A variety of studies to date have tended to suggest that Wikipedia is of a similar order of accuracy to Encyclopædia Britannica, provides a good starting point for research, and that articles are in general reasonably sound. But also, that due to its novel editorial model, it suffers omissions and inaccuracies and sometimes these can be serious. A separate study suggests that in many cases, vandalism is reverted fairly quickly, but that this does not always happen. One of the studies, by Nature, identified that Wikipedia and Encyclopædia Britannica had a comparable level both of serious errors (4 and 4 respectively in 42 articles) and also of lesser errors and omissions (162 and 123 respectively).

Critics of Wikipedia often charge that allowing anyone to edit makes Wikipedia an unreliable work, and that some editors may employ clever use of semantics to make possibly biased statements sound more credible. Wikipedia contains no formal peer review process for fact-checking, and the editors themselves may not be well-versed in the topics they write about, leading to criticism that its contents lack authority, and that "[i]t will never be an encyclopedia, but it will contain extensive knowledge that is quite valuable for different purposes."

Although Wikipedia has a policy of citing primary sources, this is only sometimes adhered to. Encyclopædia Britannica's executive editor, Ted Pappas, was quoted in The Guardian as saying: "The premise of Wikipedia is that continuous improvement will lead to perfection. That premise is completely unproven." and former Britannica editor Robert McHenry criticized the wiki approach on the grounds that "What [a user] certainly does not know is who has used the facilities before him."

Academic circles have not been exclusively dismissive of Wikipedia as a reference. Wikipedia articles have been referenced in "enhanced perspectives" provided on-line in Science. The first of these perspectives to provide a hyperlink to Wikipedia was "A White Collar Protein Senses Blue Light", and dozens of enhanced perspectives have provided such links since then. However, these links are offered as background sources for the reader, not as sources used by the writer, and the "enhanced perspectives" are not intended to serve as reference material themselves.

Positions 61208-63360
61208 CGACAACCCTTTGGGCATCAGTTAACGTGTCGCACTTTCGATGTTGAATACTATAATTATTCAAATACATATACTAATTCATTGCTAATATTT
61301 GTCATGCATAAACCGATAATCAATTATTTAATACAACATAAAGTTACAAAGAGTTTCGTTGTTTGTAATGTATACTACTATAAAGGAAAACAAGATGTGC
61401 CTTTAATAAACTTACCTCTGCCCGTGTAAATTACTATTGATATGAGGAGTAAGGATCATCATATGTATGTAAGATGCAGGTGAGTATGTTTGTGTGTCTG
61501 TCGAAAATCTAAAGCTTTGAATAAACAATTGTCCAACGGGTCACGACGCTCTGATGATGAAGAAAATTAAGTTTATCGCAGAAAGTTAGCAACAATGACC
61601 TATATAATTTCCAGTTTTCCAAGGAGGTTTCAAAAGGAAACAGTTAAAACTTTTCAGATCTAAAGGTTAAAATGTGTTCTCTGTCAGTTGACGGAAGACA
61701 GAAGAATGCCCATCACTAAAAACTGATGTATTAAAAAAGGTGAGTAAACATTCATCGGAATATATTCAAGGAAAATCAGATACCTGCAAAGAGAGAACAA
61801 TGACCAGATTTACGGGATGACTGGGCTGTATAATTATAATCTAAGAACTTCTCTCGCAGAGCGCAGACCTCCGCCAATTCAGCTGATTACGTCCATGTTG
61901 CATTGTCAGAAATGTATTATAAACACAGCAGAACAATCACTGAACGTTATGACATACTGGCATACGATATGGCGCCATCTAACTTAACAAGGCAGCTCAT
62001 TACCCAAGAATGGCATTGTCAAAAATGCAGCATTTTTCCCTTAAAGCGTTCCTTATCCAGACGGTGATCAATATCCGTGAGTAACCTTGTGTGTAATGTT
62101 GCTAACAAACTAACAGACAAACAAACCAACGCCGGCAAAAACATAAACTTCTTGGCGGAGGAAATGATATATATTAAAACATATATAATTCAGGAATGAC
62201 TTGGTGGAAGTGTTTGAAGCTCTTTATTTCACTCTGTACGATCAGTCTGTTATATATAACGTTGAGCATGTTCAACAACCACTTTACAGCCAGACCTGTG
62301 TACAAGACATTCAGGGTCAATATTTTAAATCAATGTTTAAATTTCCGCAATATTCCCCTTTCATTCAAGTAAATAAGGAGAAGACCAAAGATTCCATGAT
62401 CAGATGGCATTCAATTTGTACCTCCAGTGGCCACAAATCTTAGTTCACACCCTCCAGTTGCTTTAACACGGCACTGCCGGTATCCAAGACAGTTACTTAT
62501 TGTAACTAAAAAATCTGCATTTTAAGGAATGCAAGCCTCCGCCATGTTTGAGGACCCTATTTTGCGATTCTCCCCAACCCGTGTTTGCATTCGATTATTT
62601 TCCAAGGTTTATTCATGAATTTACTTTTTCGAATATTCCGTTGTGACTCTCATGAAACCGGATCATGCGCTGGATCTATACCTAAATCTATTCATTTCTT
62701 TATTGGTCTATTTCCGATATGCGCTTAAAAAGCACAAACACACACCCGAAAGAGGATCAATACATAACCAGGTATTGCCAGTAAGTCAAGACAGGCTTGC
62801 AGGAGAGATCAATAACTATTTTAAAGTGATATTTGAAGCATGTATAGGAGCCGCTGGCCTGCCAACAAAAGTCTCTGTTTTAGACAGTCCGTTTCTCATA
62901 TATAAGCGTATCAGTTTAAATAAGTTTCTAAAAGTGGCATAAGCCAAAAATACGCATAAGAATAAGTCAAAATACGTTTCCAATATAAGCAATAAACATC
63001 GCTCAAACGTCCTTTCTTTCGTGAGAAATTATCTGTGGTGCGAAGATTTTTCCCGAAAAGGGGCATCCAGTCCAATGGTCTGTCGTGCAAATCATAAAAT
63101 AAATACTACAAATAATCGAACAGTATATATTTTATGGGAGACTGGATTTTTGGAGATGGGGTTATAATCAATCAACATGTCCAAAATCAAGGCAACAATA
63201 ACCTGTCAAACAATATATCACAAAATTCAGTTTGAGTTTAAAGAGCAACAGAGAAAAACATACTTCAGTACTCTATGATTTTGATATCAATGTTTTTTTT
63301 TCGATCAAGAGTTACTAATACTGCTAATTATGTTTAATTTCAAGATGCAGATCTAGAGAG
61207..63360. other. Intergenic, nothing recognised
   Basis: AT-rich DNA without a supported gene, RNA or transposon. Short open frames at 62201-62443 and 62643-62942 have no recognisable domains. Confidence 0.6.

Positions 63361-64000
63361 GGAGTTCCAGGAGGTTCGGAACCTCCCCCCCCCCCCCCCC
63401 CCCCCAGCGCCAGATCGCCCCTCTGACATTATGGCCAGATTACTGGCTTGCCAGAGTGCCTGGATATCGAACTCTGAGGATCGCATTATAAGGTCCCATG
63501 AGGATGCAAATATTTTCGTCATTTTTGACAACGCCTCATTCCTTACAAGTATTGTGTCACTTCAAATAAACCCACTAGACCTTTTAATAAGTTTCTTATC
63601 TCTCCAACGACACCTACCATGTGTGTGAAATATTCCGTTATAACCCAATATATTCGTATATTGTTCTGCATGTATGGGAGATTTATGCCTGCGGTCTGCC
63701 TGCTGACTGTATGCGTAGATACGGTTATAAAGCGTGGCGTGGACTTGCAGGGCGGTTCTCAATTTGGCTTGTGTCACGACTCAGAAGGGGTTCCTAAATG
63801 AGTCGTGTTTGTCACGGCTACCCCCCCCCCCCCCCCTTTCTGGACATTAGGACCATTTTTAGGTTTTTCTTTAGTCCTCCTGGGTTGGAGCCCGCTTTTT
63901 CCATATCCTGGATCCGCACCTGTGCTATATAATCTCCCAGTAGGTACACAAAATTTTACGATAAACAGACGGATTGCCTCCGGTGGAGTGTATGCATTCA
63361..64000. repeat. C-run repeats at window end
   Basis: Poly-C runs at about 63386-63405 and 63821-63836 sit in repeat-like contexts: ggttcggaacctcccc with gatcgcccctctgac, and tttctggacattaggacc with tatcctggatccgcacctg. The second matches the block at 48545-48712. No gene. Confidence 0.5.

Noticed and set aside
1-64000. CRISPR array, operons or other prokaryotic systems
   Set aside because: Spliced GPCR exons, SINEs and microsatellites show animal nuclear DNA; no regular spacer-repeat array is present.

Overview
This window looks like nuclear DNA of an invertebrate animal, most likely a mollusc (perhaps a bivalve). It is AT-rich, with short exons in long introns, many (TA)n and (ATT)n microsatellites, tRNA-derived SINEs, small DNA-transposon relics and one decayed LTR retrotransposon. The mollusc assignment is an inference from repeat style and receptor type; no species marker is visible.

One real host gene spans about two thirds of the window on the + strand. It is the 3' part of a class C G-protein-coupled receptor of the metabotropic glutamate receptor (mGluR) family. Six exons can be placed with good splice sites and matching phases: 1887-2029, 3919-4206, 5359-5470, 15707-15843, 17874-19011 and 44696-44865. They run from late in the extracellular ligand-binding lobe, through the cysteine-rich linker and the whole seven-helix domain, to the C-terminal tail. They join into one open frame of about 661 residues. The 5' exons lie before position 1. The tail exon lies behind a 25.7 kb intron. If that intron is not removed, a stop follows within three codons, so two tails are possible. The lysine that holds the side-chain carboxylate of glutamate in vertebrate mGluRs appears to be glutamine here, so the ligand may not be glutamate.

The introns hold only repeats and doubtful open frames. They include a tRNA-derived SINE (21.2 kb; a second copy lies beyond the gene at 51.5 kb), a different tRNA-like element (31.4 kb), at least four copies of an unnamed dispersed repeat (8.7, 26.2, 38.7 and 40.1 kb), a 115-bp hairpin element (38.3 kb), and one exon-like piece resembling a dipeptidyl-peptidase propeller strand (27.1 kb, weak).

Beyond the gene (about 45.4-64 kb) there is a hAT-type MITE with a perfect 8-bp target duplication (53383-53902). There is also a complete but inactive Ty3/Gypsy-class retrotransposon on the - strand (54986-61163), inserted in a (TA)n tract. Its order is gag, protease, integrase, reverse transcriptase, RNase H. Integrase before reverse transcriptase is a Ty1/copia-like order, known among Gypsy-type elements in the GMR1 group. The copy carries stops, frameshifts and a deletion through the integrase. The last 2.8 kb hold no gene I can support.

Former Nupedia editor-in-chief Larry Sanger criticized Wikipedia in late 2004 for having, according to Sanger, an "anti-elitist" philosophy of active contempt for expertise. It is possible that articles subject to strong opinions (such as George W. Bush) are more prone to be edited poorly, but this is uncertain - often such articles receive extra attention and strong consensus exactly because they are the subject of heated debate. Other articles that do not produce such emotive responses may tend to be more stable.

Other commentators have drawn a middle ground, that it contains much valuable knowledge and has some reliability, even if the degree is not yet assessed with certainty. People taking such a view include Danah Boyd ("[i]t will never be an encyclopedia, but it will contain extensive knowledge that is quite valuable for different purposes"), Larry Sanger ("Given enough eyeballs, all errors are shallow") and technology figure Joi Ito, who wrote, "the question is whether something is more likely to be true coming from a source whose resume sounds authoritative or a source that has been viewed by hundreds of thousands of people (with the ability to comment) and has survived."

Bill Thompson, a well known technology writer, commented that the debate is probably symptomatic of much learning about information which is happening in society today, arguing that:

It is the same with search engine results. Just because something comes up in the top 10 on MSN Search or Google does not automatically give it credibility or vouch for its accuracy or importance... One benefit that might come from the wider publicity that Wikipedia is currently receiving is a better sense of how to evaluate information sources... The days when everything you saw on a screen had been carefully filtered, vetted, edited and checked are long gone. Product placement, advertorials and sponsorship are all becoming more common. An educated audience is the only realistic way to ensure that we are not duped, tricked, fleeced or offended by the media we consume, and learning that online information sources may not be as accurate as they pretend to be is an important part of that education. I use the Wikipedia a lot. It is a good starting point for serious research, but I would never accept something that I read there without checking.


—Bill Thompson, What is it with Wikipedia?

A common criticism is that editors, being volunteers, write on what interests them, and what they are aware of. Therefore coverage both within topics, and across the encyclopedia, is uneven and may at times be seriously unbalanced, with obvious and notable omissions. This was identified as a common flaw by some studies.